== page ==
Sharjah: A python spread panic among Al Naba’a residents on Sunday.
Anjad police finally managed to get the python, measuring more than a metre, into a bag and give it a temporary home at the Sharjah Desert Park along Al Dhaid road.
The Burmese python with brown spots was first spotted by a taxi driver at about 2pm. He saw it falling from a date palm tree on the roadside. “It was complete pandemonium after that. People just gathered around it and it was slithering at its own pace, but we were making sure not to annoy it. I immediately ensured that no one got closer to it and kill it. Someone called the police,” he said.
“One policeman showed courage and went closer to the python which was now lying still. People stood in disbelief when the policeman took a stick and pinned the python to the ground. He stood there for some time before a colleague of his got a bag and they both managed to get the snake into it,” said Abdul Nasar Kaindar, a shopkeeper.
Another shopkeeper said this is the first time that he has come across such a reptile in that locality. He said: ‘We don’t know how it came into the city but we all are grateful that it did not harm anyone. Most importantly the snake was caught alive and was not killed.”
Asha Sandhu a resident said: “I can’t imagine what chaos a snake of that particular length and weight would have caused if it had entered a building or a house. I am glad that it was found in an open area. I feel it must have come into the city from the sea which is nearby.”
An official at Sharjah Municipality confirmed that the python will be taken to the Sharjah Desert Park temporarily before a decision is made on it. The official said: “No one was injured.”
Paul Vercammen, operations manager, Breeding Center for Endangered Arabian Wildlife, Sharjah said the Burmese python is not found locally and are imported when they are small.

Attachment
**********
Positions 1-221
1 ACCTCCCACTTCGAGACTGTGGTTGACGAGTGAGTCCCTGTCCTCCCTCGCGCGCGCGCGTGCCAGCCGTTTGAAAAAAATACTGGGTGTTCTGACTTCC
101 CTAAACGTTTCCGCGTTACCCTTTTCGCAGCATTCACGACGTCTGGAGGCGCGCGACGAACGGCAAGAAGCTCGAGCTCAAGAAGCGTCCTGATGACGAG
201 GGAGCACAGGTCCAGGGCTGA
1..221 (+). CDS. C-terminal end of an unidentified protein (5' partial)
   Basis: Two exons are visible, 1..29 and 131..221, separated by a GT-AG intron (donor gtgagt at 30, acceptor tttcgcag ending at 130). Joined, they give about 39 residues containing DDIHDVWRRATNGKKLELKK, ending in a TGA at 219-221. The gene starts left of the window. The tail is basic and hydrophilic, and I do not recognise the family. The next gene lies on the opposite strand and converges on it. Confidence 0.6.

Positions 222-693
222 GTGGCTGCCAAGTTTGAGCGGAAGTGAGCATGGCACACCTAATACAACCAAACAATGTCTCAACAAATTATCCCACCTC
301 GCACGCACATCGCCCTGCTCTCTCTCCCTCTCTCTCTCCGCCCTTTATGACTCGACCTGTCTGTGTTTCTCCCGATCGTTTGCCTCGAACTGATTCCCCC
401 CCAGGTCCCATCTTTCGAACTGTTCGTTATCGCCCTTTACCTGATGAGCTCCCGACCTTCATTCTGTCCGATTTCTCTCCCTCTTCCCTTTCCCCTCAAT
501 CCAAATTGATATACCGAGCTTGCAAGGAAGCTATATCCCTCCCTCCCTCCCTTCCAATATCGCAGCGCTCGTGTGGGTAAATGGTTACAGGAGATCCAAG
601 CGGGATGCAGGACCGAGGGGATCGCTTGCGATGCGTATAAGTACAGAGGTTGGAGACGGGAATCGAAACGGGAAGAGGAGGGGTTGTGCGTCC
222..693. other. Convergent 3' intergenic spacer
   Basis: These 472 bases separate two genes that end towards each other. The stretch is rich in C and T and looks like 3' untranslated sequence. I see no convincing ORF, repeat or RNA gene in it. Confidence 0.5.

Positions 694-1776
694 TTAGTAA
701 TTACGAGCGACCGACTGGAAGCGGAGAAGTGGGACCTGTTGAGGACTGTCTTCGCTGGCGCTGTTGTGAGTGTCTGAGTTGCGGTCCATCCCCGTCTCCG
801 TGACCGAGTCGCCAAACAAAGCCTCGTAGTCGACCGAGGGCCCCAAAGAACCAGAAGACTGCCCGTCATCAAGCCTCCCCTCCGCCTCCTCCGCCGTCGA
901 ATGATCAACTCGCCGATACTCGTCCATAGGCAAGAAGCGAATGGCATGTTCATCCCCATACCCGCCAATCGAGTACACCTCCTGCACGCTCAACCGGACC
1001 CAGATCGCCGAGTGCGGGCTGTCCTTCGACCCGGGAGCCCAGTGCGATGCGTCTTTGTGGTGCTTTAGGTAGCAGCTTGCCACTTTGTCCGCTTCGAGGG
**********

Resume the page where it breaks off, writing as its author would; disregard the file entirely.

He said: “It grows to about 2 to 3 metres. When people who get the snake, find it difficult to handle when it grows they release it or at times the python escapes. These pythons are dangerous, they kill prey by squeezing. They are kept in captivity but to do that one needs a permit. We do not recommend keeping this python captive. It has a potential to grow to several meters. And when it grows it needs proper food like guinea pig.”
Gulf News recently exposed the illegal animal trade and bought a crocodile from the Sharjah animal market and later donated it to the Dubai zoo. Experts have repeatedly warned against keeping exotic animals as pets.
Facts & figures
Burmese Pythons are light-coloured snakes with many brown blotches bordered in black down the back.
Burmese pythons grow to 3.7 metres (12 ft) on average
The Burmese Python is found throughout Southern- and Southeast Asia
Burmese Pythons are carnivorous. Their diet consists primarily of appropriately sized birds and mammals. The snake uses its sharp rearward-pointing teeth to seize its prey, then wraps its body around the prey at the same time contracting its muscles, killing the prey by constriction. They are often found near human habitations due to the presence of rats, mice and other vermin as a food
Headline sounds good .But... Does this news deserve such a strong highlight. I am a regular reader of GN for last 14 years. But sorry to say that off late, the style of reporting have gone for a toss. It reads like an annotation which we does it at english examinations. It would be better if a better methodology in reporting is ensured. Happy New Year
Adarsh Rio George, Dubai, United Arab Emirates
Added 11:39 December 28, 2009
python is non-poisons snake
Shyam, Dubai, United Arab Emirates
Added 11:02 December 28, 2009
Who is Faroug Alkamali who took the video of the snake. .. GN staff or citizen journalist? That was really fabulous to actually see the snake on the street and hear all the people around it. I'm pleased that GN posted it.